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ContinuousWave: Whaler Performance
OMC Loop Charge 225 Ignition
|Author||Topic: OMC Loop Charge 225 Ignition|
posted 07-11-2003 10:18 PM ET (US)
Here is the current state of affairs with the ignition problems I was having with my Evinrude 225, as reported in an earlier thread that got off into other issues, like cooling - I wanted to wait until I had some good news to report, and now think I have some.
I concluded with the kind help of some of the guys here that my rectifier was hurting. In the course of trying to track down some intermittent medium and high speed missing, my tach started to behave erratically, and after tweaking the pole adjustment on the back of the tach, it still wasn't right. Attached a volt meter to the disconnected gray wire on the back of the tach, and only read 5 volts when I understand it should read 12. So I ordered a new rectifier.
I pulled the flywheel so as to have access to the power pack and rectifier, and when I pulled the flywheel off, some stray pieces of sheet metal fell out. I pulled the stator and upon close inspection, they turned out to be from a piece of sheet metal that had been a part of one of the charge coils on the stator. It appeared that some pinkish looking stuff had boiled out from all three coils on the stator, and some of it had apparently gotten in behind this one piece of sheet metal and when it cooled and expanded (or got hot and expanded) it pushed this piece of sheet metal out far enough that it got caught up in the magnets on the inside of the flywheel and broke off. The conclusion was that the presence of the pinkish stuff indicated an overheated and damaged stator. Additionally, some literature I have stated that when you see the kind of condition my stator was in, it's a good bet the rectifier is shot, too. Well, I had already ordered the rectifier, so I ordered a stator too. I'm not able to say with any kind of scientific certainty that either one of those pieces was shot, but they were 12 years old, and I figured if either one or both weren't shot, the day would probably come before too long when they would be, and here I was with the flywheel off, so let's do it!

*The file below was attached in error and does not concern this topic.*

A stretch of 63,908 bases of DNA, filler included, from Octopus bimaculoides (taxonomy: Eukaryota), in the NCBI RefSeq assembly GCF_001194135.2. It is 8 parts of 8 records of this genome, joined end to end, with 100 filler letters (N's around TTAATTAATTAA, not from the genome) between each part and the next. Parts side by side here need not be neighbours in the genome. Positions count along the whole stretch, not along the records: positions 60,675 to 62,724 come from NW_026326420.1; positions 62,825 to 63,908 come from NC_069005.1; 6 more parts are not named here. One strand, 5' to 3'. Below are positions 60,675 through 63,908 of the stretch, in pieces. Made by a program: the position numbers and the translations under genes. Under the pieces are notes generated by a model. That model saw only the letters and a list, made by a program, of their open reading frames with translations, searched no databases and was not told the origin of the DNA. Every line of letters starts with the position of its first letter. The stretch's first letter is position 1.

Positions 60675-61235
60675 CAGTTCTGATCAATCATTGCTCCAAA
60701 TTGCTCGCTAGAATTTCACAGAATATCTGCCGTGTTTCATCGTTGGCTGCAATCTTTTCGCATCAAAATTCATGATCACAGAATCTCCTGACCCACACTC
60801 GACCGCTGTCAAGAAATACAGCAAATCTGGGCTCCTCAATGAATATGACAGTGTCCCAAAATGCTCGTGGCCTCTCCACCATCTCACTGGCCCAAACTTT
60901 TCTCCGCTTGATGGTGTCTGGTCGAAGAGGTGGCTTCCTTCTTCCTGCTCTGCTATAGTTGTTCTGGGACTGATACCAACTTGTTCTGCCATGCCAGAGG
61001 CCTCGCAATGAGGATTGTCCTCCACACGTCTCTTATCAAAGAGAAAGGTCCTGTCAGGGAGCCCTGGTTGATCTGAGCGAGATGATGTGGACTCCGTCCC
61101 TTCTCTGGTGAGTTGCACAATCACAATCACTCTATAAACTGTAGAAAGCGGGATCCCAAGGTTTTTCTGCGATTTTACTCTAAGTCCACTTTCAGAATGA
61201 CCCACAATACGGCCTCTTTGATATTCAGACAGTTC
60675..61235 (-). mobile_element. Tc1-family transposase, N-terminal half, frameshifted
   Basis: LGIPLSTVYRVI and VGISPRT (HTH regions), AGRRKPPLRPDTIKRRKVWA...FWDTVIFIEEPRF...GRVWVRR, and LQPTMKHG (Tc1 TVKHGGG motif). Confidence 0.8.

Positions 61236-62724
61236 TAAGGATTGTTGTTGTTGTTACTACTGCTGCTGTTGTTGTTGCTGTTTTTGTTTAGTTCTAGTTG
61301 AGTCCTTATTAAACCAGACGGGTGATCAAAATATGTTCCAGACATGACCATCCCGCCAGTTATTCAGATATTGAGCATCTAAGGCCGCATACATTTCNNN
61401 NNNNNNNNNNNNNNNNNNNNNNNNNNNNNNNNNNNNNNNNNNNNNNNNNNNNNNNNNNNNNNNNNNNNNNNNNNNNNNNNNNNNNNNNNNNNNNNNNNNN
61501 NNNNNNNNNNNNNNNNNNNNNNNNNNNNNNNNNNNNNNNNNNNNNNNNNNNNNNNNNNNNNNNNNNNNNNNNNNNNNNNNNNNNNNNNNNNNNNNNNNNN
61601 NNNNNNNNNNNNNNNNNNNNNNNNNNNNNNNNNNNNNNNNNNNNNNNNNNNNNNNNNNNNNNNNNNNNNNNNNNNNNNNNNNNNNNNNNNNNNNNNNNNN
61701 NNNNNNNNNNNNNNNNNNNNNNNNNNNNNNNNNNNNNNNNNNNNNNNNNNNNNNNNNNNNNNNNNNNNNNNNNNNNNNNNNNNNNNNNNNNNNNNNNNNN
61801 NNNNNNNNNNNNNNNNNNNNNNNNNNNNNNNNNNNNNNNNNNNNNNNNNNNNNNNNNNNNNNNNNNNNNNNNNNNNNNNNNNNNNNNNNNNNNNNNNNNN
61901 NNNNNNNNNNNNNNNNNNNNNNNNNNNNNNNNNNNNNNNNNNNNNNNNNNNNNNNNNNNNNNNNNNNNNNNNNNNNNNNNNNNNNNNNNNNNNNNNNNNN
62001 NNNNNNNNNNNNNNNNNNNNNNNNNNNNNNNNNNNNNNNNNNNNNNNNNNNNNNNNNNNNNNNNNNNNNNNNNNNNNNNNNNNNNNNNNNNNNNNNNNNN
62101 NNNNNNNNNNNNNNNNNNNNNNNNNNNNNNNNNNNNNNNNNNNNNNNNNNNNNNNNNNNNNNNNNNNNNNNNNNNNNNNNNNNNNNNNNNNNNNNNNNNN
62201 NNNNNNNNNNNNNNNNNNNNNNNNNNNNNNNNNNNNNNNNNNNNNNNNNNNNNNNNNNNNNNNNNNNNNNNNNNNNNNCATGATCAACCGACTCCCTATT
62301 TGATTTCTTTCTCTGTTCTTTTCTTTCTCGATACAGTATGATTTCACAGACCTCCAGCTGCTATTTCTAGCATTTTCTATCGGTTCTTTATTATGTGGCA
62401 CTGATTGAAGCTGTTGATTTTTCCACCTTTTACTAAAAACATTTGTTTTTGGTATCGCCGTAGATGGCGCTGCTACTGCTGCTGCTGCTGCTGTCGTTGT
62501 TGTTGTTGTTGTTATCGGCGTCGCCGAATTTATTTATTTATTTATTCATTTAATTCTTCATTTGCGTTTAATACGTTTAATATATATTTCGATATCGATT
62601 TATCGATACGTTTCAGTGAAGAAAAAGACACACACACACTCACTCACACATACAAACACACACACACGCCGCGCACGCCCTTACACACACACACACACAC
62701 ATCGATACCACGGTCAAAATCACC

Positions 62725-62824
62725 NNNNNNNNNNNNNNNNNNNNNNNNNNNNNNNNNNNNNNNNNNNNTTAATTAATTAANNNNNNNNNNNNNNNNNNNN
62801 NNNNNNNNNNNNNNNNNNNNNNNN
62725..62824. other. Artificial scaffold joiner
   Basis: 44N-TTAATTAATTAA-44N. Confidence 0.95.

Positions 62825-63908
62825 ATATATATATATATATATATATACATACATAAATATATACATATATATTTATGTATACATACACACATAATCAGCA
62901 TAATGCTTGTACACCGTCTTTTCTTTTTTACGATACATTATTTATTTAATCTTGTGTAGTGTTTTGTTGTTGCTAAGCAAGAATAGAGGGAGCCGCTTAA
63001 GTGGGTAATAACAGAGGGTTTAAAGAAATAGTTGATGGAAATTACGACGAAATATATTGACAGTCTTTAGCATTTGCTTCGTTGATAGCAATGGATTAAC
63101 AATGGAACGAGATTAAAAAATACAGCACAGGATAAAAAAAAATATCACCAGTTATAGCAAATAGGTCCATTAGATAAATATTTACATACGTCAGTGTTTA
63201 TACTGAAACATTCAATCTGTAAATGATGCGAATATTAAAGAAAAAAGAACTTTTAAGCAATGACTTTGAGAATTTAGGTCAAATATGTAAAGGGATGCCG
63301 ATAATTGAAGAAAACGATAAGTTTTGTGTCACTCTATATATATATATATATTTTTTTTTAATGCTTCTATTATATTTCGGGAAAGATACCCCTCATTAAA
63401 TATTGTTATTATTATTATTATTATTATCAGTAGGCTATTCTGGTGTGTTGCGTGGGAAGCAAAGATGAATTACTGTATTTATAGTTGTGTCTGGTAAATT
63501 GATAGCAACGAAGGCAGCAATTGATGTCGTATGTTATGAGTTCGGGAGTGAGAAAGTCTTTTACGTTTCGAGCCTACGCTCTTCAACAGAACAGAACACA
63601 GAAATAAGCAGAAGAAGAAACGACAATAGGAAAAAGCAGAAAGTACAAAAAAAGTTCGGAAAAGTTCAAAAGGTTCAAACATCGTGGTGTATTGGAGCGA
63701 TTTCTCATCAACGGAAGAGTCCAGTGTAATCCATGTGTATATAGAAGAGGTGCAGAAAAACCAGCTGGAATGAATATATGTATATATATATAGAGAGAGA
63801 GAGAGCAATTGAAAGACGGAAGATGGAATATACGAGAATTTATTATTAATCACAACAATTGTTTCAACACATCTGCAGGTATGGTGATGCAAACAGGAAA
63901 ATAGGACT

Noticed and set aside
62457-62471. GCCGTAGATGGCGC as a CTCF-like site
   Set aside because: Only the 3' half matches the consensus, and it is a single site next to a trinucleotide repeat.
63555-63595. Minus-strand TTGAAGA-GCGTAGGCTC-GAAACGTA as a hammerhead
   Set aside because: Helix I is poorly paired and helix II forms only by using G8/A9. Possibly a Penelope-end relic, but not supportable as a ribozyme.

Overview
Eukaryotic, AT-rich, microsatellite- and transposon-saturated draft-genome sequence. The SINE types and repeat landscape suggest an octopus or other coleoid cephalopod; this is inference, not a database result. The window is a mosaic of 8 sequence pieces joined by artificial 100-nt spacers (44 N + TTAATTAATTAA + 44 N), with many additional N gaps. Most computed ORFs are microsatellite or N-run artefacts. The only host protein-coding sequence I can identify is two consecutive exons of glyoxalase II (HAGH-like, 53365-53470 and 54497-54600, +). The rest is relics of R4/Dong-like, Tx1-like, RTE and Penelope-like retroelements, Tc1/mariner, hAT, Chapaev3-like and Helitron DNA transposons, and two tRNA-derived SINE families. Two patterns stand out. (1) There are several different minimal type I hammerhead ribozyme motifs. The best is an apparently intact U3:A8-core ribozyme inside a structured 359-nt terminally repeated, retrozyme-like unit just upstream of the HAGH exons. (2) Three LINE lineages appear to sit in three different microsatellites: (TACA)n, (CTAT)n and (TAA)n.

(Let me throw in a plug here for Mike Seiler and Seiler Marine - *extremely* knowledgeable and helpful with OMC parts, at very good prices and very timely and courteous service. Also helpful in procuring some CDI testing equipment. With my new Fluke 88 multimeter and the accessories I picked up for outboards, I don't need to take this machine back to a mechanid ever - and I couldn't afford to anyway, with all thisa testing equipment I just bought...)
Anyway, everything arrived and I put it together. First thing found that the new rectifier only had 4 wires when the old one had 5. My local OMC shop (I think they're getting tired of seeing me) told me the purple wire the new rectifier was missing would have provided 12 volts from the ignition to excite the rectifier, but this was the correct one, so OMC must have figured out how to excite the new rectifiers internally (Viagra?). So in it went. Next thing was that the old stator had a yellow wire and a yellow/gray wire coming from the two charge coils respectively, but the new one had two yellows and no yellow/gray. My new friends at the local OMC shop told me that's okay, that means they can go either way (I'm not going to insert a sexual innuendo here...)
So I wrapped everything up, found a place for every wire and every nut and bolt, and had none left over! Hooked up the earmuffs, pumped the bulb, turned the key, and no fire. I mean none. This is getting a bit long so I'll give the short story and not talk about how many times I pulled the flywheel, switched wires, checked amphenol connectors and all the other stuff that didn't work. Finally I loosened up the power pack and looked closely at the rectifier installation, and I couldn't believe my eyes *or* my stupidity, but I had managed to torque the new rectifier down to the block with a short piece of wire in between the two. So everything came off again, I removed the rectifier so I could make sure the gasket was going to be OK, and man, had I flattened that wire out. Plenty of good copper had squose out, and we had a real fine ground where we really didn't need or want one.
Short story: Put everything back together and she started like a tiger, and *seems* to be running real well, and the tach is working like it should. I am still mystified about the gray wire on the back of the tach though, because now it is reading *4* volts. I would love comments from anyone about that one, as I would think it now should be reading 12 volts. Tomorrow I'm going to drop Outre' into a local lake and do some higher speed shakedown testing. More to come after that.
posted 07-12-2003 03:26 PM ET (US)